At the time, natural gas producer Chesapeake was collapsing because of low natural gas prices and nearly everyone on Wall Street was short natural gas. I recommended buying Chesapeake bonds and its competitor, Devon, and I predicted a huge rebound in natural gas prices.
In fact, I guaranteed that natural gas would soar because I knew it was certain – a 100 percent chance – that natural gas couldn’t continue to trade for less than $2 per thousand cubic feet. A year later, the price of gas has doubled. How did I know?
A barrel of oil contains 5.825 million British thermal units (Btu) of energy. One thousand cubic feet of gas contains just a little more than 1 million Btu. Thus, a barrel of oil has approximately six times more energy than 1 million cubic feet of gas. On an energy-equivalent basis, you would expect natural gas to trade for one-sixth the price of oil. But of course, oil is more highly prized as a fuel source. It’s more easily portable and thus is a better fuel for transportation.
Historically, looking at the two commodities, the average multiple of gas to oil was about 10x. That is, a barrel of oil was, on average, 10 times more expensive than one thousand cubic feet of gas. By April 2012, that premium had reached an all-time high of 55 times.
There was no way that kind of price relationship could have lasted. A reversion to the mean was 100 percent certain. And that’s what happened. Today, with West Texas Intermediate crude oil at $95 per barrel and natural gas at around $4, the ratio is still wide, at almost 24 times. But it’s half as wide as last year. You should expect oil prices to continue to decline and gas prices to continue to rise. I believe the future 10x equilibrium will be reached when gas is around $6 and oil is around $60.
Now, let me give you another “outlandish” prediction. The U.S. bond market – particularly junk bonds – is going to crash.
When this crash occurs, it will be the largest destruction of wealth in history. There has never been a bigger bubble in U.S. bonds.
How do I know? It’s simple. Junk bonds (aka high-yield bonds issued by less creditworthy companies) have never yielded less than 5 percent annually. But they do today. Likewise, the difference between the yields on junk bonds and the yields on investment-grade bonds has almost never been smaller. That means credit is more available today than almost ever before for small, less-than-investment-grade firms.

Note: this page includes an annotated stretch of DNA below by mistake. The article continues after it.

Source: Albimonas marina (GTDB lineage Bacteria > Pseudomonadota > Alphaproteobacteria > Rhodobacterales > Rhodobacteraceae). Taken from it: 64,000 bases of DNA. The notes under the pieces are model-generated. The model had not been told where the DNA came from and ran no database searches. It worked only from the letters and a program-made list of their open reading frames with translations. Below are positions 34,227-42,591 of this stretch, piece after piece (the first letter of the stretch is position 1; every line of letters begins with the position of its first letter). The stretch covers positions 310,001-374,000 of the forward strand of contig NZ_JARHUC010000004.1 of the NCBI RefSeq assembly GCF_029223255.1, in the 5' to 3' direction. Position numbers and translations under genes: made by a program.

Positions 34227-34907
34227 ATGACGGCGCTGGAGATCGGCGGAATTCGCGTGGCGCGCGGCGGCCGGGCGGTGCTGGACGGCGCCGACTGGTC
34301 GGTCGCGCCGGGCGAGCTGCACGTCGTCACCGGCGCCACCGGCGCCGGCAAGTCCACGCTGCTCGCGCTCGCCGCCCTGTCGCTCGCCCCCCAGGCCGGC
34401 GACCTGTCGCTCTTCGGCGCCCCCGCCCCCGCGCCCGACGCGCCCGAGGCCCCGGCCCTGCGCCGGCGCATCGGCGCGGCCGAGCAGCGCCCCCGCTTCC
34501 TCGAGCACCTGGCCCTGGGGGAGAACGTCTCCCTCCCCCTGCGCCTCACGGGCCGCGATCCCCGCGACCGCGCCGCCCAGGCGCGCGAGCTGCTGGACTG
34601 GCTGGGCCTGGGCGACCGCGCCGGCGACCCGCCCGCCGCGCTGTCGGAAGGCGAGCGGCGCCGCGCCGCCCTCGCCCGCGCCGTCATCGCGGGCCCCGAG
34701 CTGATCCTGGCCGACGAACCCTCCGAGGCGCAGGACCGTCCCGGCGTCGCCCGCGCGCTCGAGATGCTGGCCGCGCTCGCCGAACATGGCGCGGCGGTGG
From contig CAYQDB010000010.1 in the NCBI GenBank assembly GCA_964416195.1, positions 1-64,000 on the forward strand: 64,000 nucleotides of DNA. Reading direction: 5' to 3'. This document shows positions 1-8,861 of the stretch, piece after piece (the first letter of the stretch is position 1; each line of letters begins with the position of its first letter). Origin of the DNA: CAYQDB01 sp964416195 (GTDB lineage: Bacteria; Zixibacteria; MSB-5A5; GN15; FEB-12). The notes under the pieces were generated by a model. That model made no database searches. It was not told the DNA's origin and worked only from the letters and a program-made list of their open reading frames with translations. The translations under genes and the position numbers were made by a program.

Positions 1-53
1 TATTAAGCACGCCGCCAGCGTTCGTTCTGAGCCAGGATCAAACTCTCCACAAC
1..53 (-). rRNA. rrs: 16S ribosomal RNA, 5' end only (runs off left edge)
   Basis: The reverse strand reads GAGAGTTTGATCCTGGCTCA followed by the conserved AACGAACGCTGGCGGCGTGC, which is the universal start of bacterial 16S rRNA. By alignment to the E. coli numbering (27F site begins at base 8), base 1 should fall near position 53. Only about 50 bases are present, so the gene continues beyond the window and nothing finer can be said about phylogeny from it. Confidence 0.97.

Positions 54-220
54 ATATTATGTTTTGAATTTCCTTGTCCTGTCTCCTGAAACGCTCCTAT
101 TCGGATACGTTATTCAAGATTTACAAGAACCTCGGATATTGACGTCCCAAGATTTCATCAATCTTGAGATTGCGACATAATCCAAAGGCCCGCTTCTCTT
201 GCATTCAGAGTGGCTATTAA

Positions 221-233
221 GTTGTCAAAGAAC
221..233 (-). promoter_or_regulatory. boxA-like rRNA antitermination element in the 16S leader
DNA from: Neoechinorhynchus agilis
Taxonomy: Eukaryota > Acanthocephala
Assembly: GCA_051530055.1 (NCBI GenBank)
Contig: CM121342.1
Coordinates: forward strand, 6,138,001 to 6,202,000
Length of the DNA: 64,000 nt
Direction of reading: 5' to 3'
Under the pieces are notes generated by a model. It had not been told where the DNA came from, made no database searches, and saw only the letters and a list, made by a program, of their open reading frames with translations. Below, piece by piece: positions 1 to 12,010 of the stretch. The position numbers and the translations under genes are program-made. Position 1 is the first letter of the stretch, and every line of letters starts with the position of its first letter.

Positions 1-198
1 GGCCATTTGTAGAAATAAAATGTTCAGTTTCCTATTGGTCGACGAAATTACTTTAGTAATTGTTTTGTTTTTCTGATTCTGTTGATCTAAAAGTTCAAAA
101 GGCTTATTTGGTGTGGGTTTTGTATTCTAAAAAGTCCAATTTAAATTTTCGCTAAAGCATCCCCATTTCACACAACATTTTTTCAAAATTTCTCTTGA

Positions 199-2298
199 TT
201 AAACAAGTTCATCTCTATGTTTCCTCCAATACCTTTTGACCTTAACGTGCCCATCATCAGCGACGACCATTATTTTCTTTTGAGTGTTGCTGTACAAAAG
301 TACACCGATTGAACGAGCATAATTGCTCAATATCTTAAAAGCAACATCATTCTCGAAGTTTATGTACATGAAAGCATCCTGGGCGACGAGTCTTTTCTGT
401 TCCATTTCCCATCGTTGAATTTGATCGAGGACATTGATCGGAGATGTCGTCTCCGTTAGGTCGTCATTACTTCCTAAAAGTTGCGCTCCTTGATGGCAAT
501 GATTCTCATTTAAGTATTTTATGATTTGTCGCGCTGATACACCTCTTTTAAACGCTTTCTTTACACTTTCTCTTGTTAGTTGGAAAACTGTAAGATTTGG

The last time credit was this widely available – and at such low costs – was in 2007. And you know how that turned out.
The coming collapse in the bond market will be far worse than it was last time, too. This time, the Federal Reserve’s actions have driven forward the huge bull market in bonds. The Fed is printing up almost $100 billion per month and buying bonds. That has forced the other buyers of bonds to buy riskier debt that, historically, offered much higher yields.
Today, those yields have been incredibly “compressed.” You can imagine the high-yield segment of the bond market to be like a spring whose coils have been driven together by the force of the Federal Reserve’s market manipulation. As soon as the Fed’s buying stops (and it must stop one day, or else it will trigger hyperinflation), the yields on those riskier bonds will soar again. As bond yields rise, the price of bonds will fall sharply.
To give you a specific example, car manufacturer General Motors recently issued bonds to investors. The yield on these securities was only 3.25 percent. I’m fairly certain that inflation in our economy will exceed that rate.
That’s why a company that went bankrupt in the last five years, and which operates in a highly competitive market and still suffers from massive overcapacity, is paying essentially nothing for capital.
That doesn’t make any sense.
Investors are being paid nothing, in real terms, for their savings – or to accept the real risk that GM could default. Investors ought to be getting at least 7.5 percent on these bonds, a yield that would cause the price of these bonds to fall 50 percent.
I believe we’ll see a real panic in the corporate bond market at some point in the next year. I expect the average price of non-investment-grade debt (aka junk bonds) to fall 50 percent.
Investment-grade bonds will fall substantially, too. (I’d estimate something around 25 percent.)
This is going to wipe out a huge amount of capital. And believe me – it’s 100 percent guaranteed to happen.